More drivers required for electric MINI trialsApril 13, 2010
The search is on for 20 drivers to take part in phase two of a pioneering trial to test the UK’s first ever electric MINIs. Phase one of the trial is currently underway, the first 20 MINI E pioneers took ownership of their electric MINIs in December 2009 and are due to hand them back in June.
People living in a triangular geographical area between Andover, Oxford and West London will be able to take part in the ground-breaking project and so interested drivers are being urged to fill out the online application form at
The Government-backed trial, run by a BMW Group-led consortium including Southern Electric and regional development agency SEEDA, will evaluate the technical and social aspects of living with an all-electric car in every day life.
The drivers chosen will be able to lease the two-seater cars from September 2010 for six months. Southern Electric will install a free home charging point for each car, as well as a network of public charging points, so the cars can be ‘topped up’ whilst drivers are out and about. The car can also be charged from a standard three pin socket.
The monthly lease fee will be £330 a month, including VAT, insurance and maintenance. Thanks to the consortium being awarded part of a £25m fund by the British Government’s Technology Strategy Board, this is £220 less than the standard monthly lease for this type of high tech car. The MINI E driver only pays for the electricity used – and obviously has no petrol costs. In addition MINI E drivers are eligible for other benefits like zero congestion charges in London.
The MINI E has the looks of a standard MINI Hatch, with the performance close to that of the MINI John Cooper Works, and MINI’s renowned go-kart handling. The space normally taken by rear passengers is reserved for the powerful lithium-ion battery.
Maintenance, servicing and technical assistance will be provided by dedicated BMW Group UK ‘flying doctors’. These technicians will be supported by selected MINI dealers within the MINI E research area.
Interestingly, Green-Car-Guide has learnt that the MINI E drivers in the first trial found that their cars had the traction of a 4×4 in the winter snow. This is because the cars were from Germany and they were automatically fitted with winter tyres, because it was winter, yet no-one at BMW knew this until the reports of go-anywhere electric MINIs came through.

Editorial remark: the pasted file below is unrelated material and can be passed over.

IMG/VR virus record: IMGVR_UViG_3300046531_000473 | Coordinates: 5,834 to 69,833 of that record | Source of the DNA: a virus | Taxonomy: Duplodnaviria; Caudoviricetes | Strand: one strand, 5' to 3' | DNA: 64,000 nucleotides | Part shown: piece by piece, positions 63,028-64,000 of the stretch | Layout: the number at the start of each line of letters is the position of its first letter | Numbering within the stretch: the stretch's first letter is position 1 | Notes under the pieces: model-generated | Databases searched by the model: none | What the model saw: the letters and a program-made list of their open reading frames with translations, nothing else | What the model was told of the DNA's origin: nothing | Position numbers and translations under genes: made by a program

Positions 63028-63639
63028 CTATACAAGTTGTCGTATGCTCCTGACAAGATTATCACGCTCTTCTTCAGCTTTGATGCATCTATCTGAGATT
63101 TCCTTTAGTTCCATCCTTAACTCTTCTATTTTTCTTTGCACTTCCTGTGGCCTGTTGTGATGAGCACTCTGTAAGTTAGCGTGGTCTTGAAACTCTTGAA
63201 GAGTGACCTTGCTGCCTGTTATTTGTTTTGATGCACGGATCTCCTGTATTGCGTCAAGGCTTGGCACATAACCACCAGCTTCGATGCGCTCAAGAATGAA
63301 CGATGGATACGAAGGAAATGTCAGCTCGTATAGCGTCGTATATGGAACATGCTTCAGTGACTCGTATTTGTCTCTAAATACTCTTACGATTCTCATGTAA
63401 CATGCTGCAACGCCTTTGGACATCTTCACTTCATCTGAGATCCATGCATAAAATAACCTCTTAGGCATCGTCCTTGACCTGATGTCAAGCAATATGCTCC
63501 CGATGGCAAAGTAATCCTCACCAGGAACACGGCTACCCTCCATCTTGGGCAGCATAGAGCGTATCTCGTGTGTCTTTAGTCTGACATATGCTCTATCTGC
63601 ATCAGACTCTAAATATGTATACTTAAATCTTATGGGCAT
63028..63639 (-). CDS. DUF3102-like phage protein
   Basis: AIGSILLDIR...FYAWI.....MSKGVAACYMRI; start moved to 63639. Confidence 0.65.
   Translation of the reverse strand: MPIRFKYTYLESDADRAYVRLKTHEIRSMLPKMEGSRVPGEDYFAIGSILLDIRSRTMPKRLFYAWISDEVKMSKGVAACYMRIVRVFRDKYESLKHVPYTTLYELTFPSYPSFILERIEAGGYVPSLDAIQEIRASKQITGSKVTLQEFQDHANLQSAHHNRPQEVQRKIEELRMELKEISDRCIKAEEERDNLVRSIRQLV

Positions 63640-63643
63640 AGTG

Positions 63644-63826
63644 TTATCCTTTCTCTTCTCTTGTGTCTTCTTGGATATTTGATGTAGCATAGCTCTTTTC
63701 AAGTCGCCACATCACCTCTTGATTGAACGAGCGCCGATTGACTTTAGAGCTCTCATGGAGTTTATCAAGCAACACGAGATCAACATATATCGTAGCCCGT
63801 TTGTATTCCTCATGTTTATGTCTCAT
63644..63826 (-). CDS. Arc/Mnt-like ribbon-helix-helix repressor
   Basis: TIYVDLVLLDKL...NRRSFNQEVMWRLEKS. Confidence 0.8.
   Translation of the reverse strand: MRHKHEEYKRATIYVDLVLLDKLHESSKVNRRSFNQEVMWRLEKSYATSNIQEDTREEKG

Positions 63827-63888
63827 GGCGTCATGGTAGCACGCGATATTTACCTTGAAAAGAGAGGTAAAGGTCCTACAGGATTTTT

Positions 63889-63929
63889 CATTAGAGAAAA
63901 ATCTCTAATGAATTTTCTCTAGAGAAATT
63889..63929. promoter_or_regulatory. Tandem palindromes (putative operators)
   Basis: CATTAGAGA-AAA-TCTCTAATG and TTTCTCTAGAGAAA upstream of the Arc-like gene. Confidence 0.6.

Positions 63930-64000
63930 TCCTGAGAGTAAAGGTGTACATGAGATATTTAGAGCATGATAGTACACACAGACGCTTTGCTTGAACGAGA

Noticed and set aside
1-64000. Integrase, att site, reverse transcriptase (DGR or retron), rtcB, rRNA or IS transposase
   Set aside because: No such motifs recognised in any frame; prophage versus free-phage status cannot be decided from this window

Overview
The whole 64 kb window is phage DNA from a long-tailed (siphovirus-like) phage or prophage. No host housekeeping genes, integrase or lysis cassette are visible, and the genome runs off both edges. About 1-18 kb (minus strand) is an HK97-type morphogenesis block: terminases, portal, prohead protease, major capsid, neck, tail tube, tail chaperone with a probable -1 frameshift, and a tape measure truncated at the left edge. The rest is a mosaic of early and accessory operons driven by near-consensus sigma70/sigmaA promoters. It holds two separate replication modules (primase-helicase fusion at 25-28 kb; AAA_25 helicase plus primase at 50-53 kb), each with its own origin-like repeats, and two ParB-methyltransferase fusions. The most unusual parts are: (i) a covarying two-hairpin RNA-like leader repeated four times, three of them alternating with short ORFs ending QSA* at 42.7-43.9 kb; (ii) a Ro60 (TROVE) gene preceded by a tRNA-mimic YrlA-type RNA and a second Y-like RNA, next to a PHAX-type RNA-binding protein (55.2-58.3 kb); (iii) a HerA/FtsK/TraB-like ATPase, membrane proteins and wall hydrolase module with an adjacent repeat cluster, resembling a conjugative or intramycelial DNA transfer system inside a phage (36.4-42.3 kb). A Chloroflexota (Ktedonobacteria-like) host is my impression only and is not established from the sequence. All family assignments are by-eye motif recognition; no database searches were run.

Suzanne Gray, Project Manager for MINI E, said: “We were overwhelmed by the level of interest in the first phase of the trial, and we are confident that we will attract a similar level of applicants for the second phase. We would love to hear from people who have the enthusiasm and curiosity required to take part in a ‘real world’ research study. Their experiences and the feedback that they provide will ultimately help in the development of the BMW Group’s zero emissions mega city vehicle due for production mid this decade as well as UK infrastructure and policy development for electric vehicles.”
In addition to living in the set geographical area, MINI E test drivers must also have a private garage, car port or driveway, so a wall-mounted high power charging unit can be installed by Southern Electric. The 240V/32 amp supply provided by the unit can fully charge the MINI E’s lithium-ion battery pack in just 4.5 hours. An adaptor for use with an ordinary 13 amp socket will also be supplied for occasional use. The lower capacity charge takes just over 10 hours to provide a full charge. Therefore it is only appropriate for occasional use.
Southern Electric will be responsible for the electricity infrastructure in the research area and are committed to supplying ‘green energy’ to all drivers of the MINI E. The company guarantees that for every unit of electricity that’s used by MINI E UK it will put a unit of 100% cleaner, greener hydro electricity back into the national grid. The region in which Southern Electric owns the electricity network is behind the decision to work with a research sample in South East England.
OxfordBrookes University’s Sustainable Vehicle Engineering Centre will manage the collation of qualitative and quantitative research throughout the UK project. This will include analysis of driver experiences with the MINI E, as well as reviewing the technical information provided by the data-logging units fitted to every MINI E.
Additionally, the consortium is strengthened by public sector organisations including the South East England Development Agency (SEEDA), Oxford City Council and Oxfordshire County Council. Each will support the establishment of a technical infrastructure in their local areas, through a common objective to be at the forefront of sustainable transport initiatives. These organisations will also test MINI E’s in a fleet environment.
Keywords: Electric MINI E trial phase two, Technology Strategy Board, Southern Electric, SEEDA